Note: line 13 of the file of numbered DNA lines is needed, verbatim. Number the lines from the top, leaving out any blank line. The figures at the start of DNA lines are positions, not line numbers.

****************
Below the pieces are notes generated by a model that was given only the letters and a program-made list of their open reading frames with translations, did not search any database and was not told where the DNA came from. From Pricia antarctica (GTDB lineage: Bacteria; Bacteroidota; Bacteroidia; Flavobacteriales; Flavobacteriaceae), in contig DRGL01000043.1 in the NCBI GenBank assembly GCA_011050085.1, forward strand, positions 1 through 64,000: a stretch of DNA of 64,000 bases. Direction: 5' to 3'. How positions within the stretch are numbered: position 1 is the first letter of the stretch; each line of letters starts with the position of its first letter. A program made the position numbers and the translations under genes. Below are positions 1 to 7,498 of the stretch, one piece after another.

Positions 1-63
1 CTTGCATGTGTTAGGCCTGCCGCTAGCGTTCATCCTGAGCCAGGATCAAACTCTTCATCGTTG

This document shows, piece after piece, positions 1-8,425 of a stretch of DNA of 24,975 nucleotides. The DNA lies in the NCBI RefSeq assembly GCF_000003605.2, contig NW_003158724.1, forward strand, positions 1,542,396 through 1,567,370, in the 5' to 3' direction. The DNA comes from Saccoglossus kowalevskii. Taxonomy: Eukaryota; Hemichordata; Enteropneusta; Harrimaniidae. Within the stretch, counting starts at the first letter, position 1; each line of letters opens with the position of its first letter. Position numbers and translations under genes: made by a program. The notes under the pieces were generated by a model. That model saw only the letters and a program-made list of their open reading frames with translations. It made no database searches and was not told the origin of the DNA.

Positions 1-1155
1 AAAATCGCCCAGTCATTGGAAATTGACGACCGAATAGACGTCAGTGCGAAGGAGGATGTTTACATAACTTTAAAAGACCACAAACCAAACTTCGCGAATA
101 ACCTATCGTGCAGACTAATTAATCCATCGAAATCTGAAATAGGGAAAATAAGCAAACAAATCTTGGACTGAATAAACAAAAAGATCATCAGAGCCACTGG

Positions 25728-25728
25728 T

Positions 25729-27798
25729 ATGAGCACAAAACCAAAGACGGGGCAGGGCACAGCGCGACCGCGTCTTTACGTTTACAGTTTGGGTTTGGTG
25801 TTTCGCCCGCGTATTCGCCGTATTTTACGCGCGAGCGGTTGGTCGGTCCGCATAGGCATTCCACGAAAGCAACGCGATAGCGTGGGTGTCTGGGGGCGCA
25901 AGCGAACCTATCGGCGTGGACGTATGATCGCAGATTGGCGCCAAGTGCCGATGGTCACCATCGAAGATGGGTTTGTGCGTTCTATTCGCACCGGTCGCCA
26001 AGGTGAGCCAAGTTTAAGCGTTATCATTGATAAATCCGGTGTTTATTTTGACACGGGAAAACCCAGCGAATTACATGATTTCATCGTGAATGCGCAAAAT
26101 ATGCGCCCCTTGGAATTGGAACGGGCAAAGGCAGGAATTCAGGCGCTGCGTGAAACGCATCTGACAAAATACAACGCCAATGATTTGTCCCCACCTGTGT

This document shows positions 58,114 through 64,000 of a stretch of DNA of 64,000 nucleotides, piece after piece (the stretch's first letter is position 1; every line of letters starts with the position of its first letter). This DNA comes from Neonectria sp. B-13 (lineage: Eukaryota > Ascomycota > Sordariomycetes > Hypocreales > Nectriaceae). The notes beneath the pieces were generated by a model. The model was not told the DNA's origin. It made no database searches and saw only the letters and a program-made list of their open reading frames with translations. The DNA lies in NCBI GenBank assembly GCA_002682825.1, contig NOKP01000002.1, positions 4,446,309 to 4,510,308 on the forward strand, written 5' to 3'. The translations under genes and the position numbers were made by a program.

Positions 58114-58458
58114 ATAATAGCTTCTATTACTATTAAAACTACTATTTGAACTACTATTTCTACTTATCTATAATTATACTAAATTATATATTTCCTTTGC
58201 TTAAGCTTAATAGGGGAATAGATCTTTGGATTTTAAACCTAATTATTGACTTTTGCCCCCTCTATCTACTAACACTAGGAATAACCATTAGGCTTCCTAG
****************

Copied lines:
25901 AGCGAACCTATCGGCGTGGACGTATGATCGCAGATTGGCGCCAAGTGCCGATGGTCACCATCGAAGATGGGTTTGTGCGTTCTATTCGCACCGGTCGCCA